Guyana celebrating independence of illusion


Guyana FlagSo de Eyes Guy will be celebrating, oops, covering Guyana’s flag raising ceremony at Toronto City Hall today (May 26), marking their independence: an independence of illusion!

Have we achieved economic freedom, as we dance and wave under a Big Flag in Guyana? What a country, economically positioned next to Haiti, from a breadbasket nation to a basket-case country in the Caribbean.

Some 30,000 souls fled to Venezuela and thousands more to other places. Good news – as media report Venezuelan are eating cats and dogs – help is coming from Barbados, Trinidad and Tobago and Jamaica: a hand up.

As for Guyana? What hand up, based on a territorial dispute? No milk of human compassion for Guyana? As for the Christian community, you sing as you worship “O, to be His hand extended,” but when it comes to service, you cannot give a grain of rice to your starving / rioting neighbor? Remember your scrunting and rioting days? Are you human or are you the devil reincarnate without a heart?

Shame! Shame!

How can you, the son of perdition? “Wine and guh down and juk” when all the signs are pointing to a Guyana going backwards as the British’s botanical  gardens is now Forbes Burnham Botanical Gardens: talk about running away from wan jumbie and butting up with de Kabaka’s Obeah! Yikes.

Meanwhile, beloved Eyesers, let’s sit at the learned feet of lawyer and professor Dr. Bobby Gossai who says, “50TH anniversary of Guyana’s independence is taking consolation in ignorance!” Ouch. Like Sancho lick he lova pan de dam and de gal and halla murda? What rascality!

Anyway, back to reality … and reality bites. “There is a vast difference between an independent nation and independent people, which many Guyanese do not understand. Because of this lack of knowledge, the citizens of Guyana today are celebrating independence of illusion,” Gossai stressed.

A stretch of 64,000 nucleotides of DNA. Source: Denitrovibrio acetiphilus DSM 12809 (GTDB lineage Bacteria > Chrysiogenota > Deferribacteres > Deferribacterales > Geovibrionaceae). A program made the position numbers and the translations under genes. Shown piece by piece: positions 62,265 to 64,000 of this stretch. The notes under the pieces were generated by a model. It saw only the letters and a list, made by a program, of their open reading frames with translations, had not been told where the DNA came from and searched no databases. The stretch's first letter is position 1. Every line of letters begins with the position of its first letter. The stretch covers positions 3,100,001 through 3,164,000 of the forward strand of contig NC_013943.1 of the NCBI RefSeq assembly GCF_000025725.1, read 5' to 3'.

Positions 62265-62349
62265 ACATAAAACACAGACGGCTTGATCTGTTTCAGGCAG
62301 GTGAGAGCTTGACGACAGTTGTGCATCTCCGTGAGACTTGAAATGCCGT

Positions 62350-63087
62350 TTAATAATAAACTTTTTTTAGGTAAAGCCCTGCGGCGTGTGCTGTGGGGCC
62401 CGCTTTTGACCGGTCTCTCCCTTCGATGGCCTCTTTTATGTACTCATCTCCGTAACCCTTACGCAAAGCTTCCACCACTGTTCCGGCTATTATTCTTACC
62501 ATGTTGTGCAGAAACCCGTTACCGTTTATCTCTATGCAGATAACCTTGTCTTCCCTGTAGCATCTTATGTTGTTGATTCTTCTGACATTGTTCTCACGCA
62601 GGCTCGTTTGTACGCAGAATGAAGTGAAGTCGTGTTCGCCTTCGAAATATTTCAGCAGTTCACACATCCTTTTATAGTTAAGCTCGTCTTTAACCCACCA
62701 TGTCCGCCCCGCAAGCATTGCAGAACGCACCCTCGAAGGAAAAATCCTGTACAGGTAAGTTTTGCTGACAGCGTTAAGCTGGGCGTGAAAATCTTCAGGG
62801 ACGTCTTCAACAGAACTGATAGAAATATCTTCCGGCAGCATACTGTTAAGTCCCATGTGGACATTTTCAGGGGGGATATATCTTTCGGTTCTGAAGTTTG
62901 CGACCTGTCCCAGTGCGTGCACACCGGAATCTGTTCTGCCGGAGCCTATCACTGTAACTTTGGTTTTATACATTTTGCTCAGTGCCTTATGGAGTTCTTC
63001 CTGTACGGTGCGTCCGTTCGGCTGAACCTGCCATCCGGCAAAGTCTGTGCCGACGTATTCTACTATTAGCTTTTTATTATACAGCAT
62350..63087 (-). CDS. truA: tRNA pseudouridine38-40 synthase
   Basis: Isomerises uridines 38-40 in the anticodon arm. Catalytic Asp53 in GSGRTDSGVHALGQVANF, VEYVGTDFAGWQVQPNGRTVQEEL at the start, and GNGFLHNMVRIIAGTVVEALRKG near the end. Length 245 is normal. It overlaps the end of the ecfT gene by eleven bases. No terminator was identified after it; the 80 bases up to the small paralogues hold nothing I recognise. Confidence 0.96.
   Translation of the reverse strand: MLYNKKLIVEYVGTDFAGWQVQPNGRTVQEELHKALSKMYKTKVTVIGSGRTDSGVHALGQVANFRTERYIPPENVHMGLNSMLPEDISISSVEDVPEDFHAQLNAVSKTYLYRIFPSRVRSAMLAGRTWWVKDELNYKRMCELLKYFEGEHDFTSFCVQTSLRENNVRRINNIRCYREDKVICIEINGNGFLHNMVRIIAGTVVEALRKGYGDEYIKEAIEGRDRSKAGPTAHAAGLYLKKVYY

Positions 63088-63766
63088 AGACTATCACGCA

Gossai posited an independent nation makes it own laws and governs itself while independent people must be able to use those laws to develop themselves and improve society. Guyana is a far distance from the latter.

He continued, “However, when an independent nation enacts oppressive laws that defeat reasoning, people cannot be independent / free. Guyanese should not enjoy the glory of independence because what independence did for them is that they lost their being in society and as such lost reinforced oppressive.”

Allyuh done know, like the 28 years of rigged elections and dictatorship, a kind of a wham-bam, thank yuh mam. Methinks de Queen was not amused, or was she?

According to Gossai, injustice in the end produces independence. However, we saw the reverse of this over 50 years by both parties where independence produces gross injustices in social inequality.

And here’s the crux, dearly beloved Eyesers: “Guyana’s independence over the 50 years is a complete myth. The people are marginalized by racial bigotry, by lack of participation on how they are governed which does not reflect a democratic society. People become less confident in themselves as favouritism trumps merit”

(As an example, the shifting from your appointments to my appointments – it’s time now to eat off the hog, oops, “pig-out”, like jerk pork. Nah suh, in the land of the 50% government, no need to thieve.)

Gossai underscored the point: “People get dragged into social and racial conflicts (a remnant of the British divide and conquer) to sustain a corrupted system and the struggle for survival becomes a daily misery.” (So the reason for the song and dance under a big flag, like ah boss.)

“Independence in Guyana brought less civil liberty; people are grouped racially, the nation is more dysfunctional with most people being viewed as second-class citizens and increases in racial politics,” Gossai noted.

He said many seem to rejoice that they are not ruled by white men but they fail to see the white in those that rule now.” (Kowtowing to the ABC countries calling the shots – mere puppets on a string.)

So get real, dear land of Guyana Diaspora, here in Toronto under a small flag, like a tin-pot dictator or drunken boss or under a big flag in Guyana: “Independence gives us a chance to choose our own native oppressor placing our freedom at peril.”

Continued prayers.

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